Cartoon Calculus: Ch 10 (Economics)

Quick links to Front matter, Back matter, and:
Part One: Ch 1: Introduction, Ch 2: Speed, Ch 3: Area, Ch 4: Fundamental theorem, Ch 5: Limits
Part Two: Ch 6: Derivatives, Ch 7: Toolkit, Ch 8: Extreme, Ch 9: Optimization, Ch 10: Economics
Part Three: Ch 11: Hard way, Ch 12: Easy way, Ch 13: Revisited, Ch 14: Physics, Ch 15: Conclusion

Page 119: Introductory page

Pages 120-121: Economics is about… // …and that makes calculus extremely handy…

Pages 122-123: What makes optimization problems in economics special… // The way economists balance them…

WM: Page 122 – I would use the gag “Isn’t that special?”, but younger readers won’t get the joke, and Dana Carvey would sue you. YB: Yup. Will ponder.

MB: p.122 Define Q. YB: Good suggestion, the question is where. We do this on p123, so maybe that’s enough? Or maybe we can try to do it on p120 where we discuss output? (The challenge here is that we also discuss profit, so if we say “output Q” then we also need to say “profit \pi(Q)” and I’m trying to avoid having to write \pi as a function.)

MB: p. 123 Maybe pick different numbers so the 2 Q^2 doesn’t come in on both sides? YB: I think this is okay as-is.

Pages 124-125: A mathematician would set up this problem… // An economist would head for the same destination…

Pages 126-127: The way for you to find economics enlightenment… // Now let’s apply the same logic…

MB: p. 127 Explicitly define marginal cost and marginal revenue. YB: We do this on p126.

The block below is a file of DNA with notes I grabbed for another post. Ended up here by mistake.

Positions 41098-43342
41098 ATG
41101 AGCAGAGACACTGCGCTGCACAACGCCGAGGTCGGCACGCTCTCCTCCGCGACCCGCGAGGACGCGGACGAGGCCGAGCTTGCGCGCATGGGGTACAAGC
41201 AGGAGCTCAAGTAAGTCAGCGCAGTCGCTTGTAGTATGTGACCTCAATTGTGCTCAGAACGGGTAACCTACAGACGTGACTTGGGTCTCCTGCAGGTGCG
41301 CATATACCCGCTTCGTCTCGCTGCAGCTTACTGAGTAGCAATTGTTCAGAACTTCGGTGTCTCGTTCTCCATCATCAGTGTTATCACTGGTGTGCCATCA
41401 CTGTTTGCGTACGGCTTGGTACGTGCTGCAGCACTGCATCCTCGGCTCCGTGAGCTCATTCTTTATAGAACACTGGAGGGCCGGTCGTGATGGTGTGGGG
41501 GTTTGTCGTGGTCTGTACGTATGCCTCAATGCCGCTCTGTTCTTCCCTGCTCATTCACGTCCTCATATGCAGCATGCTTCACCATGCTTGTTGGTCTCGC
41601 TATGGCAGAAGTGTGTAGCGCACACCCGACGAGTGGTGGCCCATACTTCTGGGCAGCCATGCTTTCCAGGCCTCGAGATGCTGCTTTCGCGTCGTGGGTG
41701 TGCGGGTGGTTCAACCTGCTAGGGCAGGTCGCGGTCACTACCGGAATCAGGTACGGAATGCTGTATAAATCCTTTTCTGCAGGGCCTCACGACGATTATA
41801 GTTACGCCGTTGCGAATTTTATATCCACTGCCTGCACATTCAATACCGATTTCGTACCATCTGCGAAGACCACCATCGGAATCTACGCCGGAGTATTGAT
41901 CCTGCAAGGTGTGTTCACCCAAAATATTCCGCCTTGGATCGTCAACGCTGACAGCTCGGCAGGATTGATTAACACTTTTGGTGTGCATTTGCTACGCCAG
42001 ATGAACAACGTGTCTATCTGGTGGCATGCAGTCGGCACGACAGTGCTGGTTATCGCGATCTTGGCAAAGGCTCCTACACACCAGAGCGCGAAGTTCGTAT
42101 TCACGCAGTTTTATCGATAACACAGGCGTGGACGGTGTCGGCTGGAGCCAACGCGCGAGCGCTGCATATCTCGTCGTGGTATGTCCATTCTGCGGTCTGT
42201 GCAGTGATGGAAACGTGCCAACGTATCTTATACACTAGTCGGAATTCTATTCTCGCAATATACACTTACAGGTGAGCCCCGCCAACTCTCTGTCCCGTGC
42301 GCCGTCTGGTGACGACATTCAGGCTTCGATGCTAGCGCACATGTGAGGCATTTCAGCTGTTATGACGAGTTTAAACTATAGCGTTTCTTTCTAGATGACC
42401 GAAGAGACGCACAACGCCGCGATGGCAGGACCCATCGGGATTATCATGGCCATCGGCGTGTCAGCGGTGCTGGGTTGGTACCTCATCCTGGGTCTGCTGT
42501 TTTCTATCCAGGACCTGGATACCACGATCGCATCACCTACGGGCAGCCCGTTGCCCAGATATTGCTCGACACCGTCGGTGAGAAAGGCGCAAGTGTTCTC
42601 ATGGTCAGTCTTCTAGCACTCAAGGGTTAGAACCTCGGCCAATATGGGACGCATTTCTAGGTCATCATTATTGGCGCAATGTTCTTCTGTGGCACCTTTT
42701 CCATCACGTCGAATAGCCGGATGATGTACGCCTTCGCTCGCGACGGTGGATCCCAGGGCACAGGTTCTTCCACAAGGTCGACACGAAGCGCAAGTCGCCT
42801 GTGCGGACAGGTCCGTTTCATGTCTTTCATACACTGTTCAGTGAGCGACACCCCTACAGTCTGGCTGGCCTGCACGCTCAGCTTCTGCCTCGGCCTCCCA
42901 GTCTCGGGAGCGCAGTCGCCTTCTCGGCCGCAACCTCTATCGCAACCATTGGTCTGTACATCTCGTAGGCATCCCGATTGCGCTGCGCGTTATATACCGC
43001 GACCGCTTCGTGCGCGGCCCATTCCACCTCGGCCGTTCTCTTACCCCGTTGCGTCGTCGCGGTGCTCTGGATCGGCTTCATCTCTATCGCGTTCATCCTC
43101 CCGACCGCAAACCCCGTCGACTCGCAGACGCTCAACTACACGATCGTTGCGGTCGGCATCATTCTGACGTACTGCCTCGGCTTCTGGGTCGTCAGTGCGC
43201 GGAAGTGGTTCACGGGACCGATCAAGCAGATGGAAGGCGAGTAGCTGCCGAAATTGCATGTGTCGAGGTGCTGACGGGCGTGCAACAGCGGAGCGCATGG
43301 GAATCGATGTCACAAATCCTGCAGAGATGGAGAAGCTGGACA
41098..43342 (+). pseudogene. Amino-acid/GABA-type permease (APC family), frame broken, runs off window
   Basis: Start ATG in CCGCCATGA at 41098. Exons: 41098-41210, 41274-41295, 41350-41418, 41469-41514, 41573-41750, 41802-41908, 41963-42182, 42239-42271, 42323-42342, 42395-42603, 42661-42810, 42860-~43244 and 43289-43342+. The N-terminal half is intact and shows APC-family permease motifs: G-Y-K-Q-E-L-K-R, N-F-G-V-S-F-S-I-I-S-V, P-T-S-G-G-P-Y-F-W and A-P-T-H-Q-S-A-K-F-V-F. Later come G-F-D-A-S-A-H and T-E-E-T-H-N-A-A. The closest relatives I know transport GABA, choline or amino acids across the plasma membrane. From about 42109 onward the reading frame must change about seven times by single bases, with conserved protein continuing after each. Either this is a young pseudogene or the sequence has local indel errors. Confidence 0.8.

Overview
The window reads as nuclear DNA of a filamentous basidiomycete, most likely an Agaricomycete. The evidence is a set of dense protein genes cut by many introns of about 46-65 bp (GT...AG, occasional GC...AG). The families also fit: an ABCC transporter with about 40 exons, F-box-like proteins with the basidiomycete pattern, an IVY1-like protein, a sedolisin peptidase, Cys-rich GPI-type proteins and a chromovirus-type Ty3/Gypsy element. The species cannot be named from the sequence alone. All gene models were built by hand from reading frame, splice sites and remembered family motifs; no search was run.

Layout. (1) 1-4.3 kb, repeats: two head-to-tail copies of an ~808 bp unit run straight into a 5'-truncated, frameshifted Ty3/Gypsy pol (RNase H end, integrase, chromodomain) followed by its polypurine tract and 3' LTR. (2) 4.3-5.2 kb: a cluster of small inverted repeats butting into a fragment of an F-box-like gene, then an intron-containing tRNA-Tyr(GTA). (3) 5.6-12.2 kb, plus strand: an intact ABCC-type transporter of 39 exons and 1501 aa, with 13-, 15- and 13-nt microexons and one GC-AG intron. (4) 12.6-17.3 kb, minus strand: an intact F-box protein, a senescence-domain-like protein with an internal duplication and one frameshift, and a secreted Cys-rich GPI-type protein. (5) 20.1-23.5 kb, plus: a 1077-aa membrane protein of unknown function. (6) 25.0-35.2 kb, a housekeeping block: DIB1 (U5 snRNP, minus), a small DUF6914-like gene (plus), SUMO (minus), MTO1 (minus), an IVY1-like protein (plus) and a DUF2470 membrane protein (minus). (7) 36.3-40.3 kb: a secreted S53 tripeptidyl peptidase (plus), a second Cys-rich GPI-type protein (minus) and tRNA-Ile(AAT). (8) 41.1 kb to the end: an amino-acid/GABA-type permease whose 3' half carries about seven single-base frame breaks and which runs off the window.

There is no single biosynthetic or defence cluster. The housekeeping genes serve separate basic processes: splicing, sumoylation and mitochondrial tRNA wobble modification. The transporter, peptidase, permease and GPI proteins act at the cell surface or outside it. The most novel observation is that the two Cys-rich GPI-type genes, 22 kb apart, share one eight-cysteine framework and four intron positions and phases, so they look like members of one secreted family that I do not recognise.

WM: Good explanation on page 127. YB: Thanks!

Pages 128-129: Similar examples of marginal analysis… // Of course, we shouldn’t forget…

ME: being a former bike racer and coach, I love the bike race metaphor, but gym workout and bike race make it a mixed metaphor. Change gym workout/work-out person to commuter challenge/tour de france/Olympics. I’m partial to the former, albeit it doesn’t appeal to the masses. Ever see how serious the bike commuters of all ilk (backpacks, kid trailers, cargo bikes, etc) are racing up Dexter from the Fremont bridge? The race cartoon image on p. 16 is a great start. Alternatively, you could keep the gym workout metaphor and insert hanz and franz muscleheads with optimized or minimized biceps, or horse races. “It’s [a horse named] Newton, by a nose, er, apple” YB: The “gym workout” line will not be there in the final draft, just the image and dialog.

Page 130: When you encounter more economics…

Quick links to Front matter, Back matter, and:
Part One: Ch 1: Introduction, Ch 2: Speed, Ch 3: Area, Ch 4: Fundamental theorem, Ch 5: Limits
Part Two: Ch 6: Derivatives, Ch 7: Toolkit, Ch 8: Extreme, Ch 9: Optimization, Ch 10: Economics
Part Three: Ch 11: Hard way, Ch 12: Easy way, Ch 13: Revisited, Ch 14: Physics, Ch 15: Conclusion

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